Showing posts from 2008

Stewardship and Karma

I was at REI for a few last minute Christmas gifts last week and noticed an advertisement on the front door. It read: Stewardship - Just a fancy word for Karma. The words danced over a man hiking in beautiful scenery. He seemed to enjoy the view from his perch in a high forest.

As I wandered through the store looking for gloves and a book, I wondered about that comparison. Is it fair to dumb down a word like stewardship? We hardly use it and rarely understand its broad compassion. Like any brave responsibility that is also a privilege, stewardship is both grave and joyful.

While Karma preaches a message of interconnectedness and harmony, it is also motivated by plain old self interest. We wish to do well for the sake of rewards and promotions in the next life, taking care of others because failing to do so will result in frightening consequences.

We are good at speaking about environmental stewardship as a "should". We can debate the legality of caring for God's earth and…

Winter Wonderland

It's a deep freeze week in Minnesota. My husband is glued to the weather forecast each night before bed and watches the Weather Channel each morning before work, anticipating the cold darkness of December with childlike enthusiasm. Clearly he's a native.

On Saturday we finally bought our Christmas tree, a strapping three-foot Norfolk Pine. It's potted so we can watch it grow during the year and, perhaps, decorate it again next winter. She's a beaut! We spent the afternoon wrapping presents and pulling out ornaments to adorn our little friend. Outside, the air grew cold and harsh.

Sunday gathered all kinds of people for worship despite the frigid rain. The kids' Christmas play was after the service and we huddled downstairs to see them proclaim the incarnation. And though St. John's is a grand building in the big city, there was something intimate about the church basement. It felt like the warm family of a small country church. The set was hand-painted, the cost…

Light in the Darkness

I came home mid-afternoon last week hoping to rest and lie down before evening vespers. I didn’t feel quite right and soon it was clear that I wouldn’t be preaching, let alone driving to church. A stomach virus held me captive and it was days before I could open my eyes and peel myself away from my trusty puke pot.

There’s nothing fun about being sick, especially when it wipes out all your energy and clears your calendar. Just calling in sick took strength I didn’t have and I spent most of my time in the silent living room. My big event each evening was trying to get vertical at dusk to turn on the porch light for Matt. The sound of television commercials and the sight of a computer screen made my stomach churn, so I sank into the darkness of Advent and drifted between sleep and wake.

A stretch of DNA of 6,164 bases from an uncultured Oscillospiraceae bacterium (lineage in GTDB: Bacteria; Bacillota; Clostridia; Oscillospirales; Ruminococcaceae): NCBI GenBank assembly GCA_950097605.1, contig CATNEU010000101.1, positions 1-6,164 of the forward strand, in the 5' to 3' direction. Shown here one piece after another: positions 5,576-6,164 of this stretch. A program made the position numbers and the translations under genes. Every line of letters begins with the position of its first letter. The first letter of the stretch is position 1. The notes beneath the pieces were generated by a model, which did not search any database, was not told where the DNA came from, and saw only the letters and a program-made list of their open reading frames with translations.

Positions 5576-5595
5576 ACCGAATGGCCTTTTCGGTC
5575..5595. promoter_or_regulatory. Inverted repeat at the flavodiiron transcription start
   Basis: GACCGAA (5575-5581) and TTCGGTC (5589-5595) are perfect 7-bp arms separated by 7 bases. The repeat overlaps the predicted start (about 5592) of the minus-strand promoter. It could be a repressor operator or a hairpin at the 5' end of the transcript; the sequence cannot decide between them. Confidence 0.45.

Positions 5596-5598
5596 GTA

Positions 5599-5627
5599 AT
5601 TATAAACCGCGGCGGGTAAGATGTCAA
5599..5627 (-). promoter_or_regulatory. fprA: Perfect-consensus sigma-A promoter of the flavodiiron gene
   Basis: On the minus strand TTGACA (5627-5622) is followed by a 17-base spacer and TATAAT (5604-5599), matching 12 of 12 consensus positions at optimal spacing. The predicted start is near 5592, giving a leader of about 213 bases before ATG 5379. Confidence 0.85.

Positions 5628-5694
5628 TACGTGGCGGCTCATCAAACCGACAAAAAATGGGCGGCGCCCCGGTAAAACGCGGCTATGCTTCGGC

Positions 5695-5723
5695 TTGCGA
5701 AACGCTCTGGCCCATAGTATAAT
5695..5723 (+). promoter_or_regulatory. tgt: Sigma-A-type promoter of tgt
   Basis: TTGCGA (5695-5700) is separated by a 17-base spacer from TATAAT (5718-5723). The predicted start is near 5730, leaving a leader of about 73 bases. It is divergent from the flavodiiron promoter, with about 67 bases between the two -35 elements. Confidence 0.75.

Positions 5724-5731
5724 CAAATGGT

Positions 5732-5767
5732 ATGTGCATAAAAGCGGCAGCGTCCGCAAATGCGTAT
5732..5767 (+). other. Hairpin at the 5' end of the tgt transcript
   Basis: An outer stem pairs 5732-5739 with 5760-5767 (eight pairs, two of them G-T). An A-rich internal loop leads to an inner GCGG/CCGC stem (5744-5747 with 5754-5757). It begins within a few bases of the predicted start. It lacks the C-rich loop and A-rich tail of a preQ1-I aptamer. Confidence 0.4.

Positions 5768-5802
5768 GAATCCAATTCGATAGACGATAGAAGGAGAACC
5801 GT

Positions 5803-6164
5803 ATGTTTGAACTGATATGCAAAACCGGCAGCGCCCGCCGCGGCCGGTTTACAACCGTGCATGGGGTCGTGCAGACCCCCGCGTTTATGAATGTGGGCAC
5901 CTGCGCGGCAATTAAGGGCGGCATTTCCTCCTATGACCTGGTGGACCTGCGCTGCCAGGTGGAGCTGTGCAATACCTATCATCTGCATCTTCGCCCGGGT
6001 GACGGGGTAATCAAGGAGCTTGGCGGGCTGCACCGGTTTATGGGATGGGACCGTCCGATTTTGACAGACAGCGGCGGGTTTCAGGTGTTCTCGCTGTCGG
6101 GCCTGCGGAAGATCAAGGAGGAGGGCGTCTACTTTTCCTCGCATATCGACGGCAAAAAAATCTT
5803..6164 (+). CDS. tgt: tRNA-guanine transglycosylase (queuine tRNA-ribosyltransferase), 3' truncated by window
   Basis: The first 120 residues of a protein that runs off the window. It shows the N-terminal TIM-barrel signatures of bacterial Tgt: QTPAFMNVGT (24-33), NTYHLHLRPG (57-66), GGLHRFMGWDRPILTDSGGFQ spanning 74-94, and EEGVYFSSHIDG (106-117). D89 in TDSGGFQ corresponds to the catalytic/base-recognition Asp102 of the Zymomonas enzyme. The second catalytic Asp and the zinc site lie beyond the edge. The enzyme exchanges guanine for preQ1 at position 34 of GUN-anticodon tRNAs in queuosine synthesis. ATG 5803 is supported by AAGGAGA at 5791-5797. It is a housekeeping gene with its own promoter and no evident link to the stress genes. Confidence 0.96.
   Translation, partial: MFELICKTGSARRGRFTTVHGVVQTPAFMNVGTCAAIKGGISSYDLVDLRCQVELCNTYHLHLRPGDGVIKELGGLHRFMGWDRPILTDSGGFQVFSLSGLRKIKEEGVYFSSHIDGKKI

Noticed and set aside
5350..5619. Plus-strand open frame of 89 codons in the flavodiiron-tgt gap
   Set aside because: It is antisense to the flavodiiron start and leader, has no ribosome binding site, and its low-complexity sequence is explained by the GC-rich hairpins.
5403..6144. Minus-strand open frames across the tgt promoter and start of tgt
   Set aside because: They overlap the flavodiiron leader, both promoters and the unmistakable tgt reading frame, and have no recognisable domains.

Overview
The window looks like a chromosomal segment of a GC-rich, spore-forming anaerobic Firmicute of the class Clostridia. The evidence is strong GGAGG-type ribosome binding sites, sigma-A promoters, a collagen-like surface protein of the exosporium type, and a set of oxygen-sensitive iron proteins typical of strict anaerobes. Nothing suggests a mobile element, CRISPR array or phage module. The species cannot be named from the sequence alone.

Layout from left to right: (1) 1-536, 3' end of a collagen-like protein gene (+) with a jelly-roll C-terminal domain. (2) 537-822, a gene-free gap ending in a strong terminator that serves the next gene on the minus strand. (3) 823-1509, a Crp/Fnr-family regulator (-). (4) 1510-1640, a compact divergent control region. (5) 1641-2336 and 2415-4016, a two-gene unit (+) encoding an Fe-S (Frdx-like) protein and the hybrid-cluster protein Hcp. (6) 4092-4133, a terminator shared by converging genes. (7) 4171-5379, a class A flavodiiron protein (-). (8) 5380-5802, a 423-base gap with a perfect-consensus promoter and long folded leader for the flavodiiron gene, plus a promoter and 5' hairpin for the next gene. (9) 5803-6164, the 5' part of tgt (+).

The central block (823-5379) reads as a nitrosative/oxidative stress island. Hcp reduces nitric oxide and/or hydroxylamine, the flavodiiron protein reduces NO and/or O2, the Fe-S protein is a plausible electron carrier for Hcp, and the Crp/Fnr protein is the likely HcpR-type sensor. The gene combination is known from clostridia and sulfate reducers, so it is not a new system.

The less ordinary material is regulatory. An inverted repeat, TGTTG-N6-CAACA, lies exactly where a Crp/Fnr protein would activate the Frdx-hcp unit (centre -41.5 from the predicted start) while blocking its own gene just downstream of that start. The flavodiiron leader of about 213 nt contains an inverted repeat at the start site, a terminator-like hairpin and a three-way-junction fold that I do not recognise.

So much for keeping watch during the season of anticipation and waiting! I was less concerned about the time lost for shopping and finding a Christmas tree. I didn’t miss the advertisements and the …

Dr. Seuss

I've never kept a plant alive longer than a year. They wilt, lose leaves, and even the succulents develop strange growths or seem to cave in. I'd all but given up hope of keeping anything alive: a plant, a pet, a child. The only thing I am capable of nurturing is mold in the shower, but I'm too much of a neat freak to let that happen.

I married my opposite in many ways and, fortunately, he happens to be a green thumb. He adopted all the plants I was failing in Arizona and now they happily thrive. Even this China Doll plant my roommates and I neglected and left for dead is perky and reaching for the sky. We call him Dr. Seuss because he's gawky and scraggly, growing in one direction and then changing his mind.

Most of our plants are funny looking because they have died and been resurrected, veering from their original size and shape to become something new and strange in a second life. With the weather turning colder, all the plants have found their way in from the porch.…

Lil' Techie

Today our new, updated church website went live!

It's been a fun project this fall. Taking pictures, writing content, and helping the webist design the layout was a great way to gage what I'm learning about my new congregation - our people, our community, and God's mission for us.

There are a few more things to do before it's complete and all the links work, but it's up and running with lots of information.

Check it out!

Rest, huh?

On Mondays I rest and celebrate being only sometimes useful to God. I step away from my professional role and trust that life and church continue without me for 24 hours. It feels good.

I do a variety of uninteresting things with my day. This morning I went to the gym and did my no-nonsense-thirty-minute-lift workout. Later I stopped by my parents' house and picked up my dad for a few hours of fun. He's cooped up recovering from knee surgery and likes to get out and about when there's a willing driver and some time to spare.

He spent last Monday asking me if I had anywhere else to be, concerned that my day would be more hectic or less efficient because of him. I would just smile and try to explain that Mondays have nothing to do with stress or efficiency.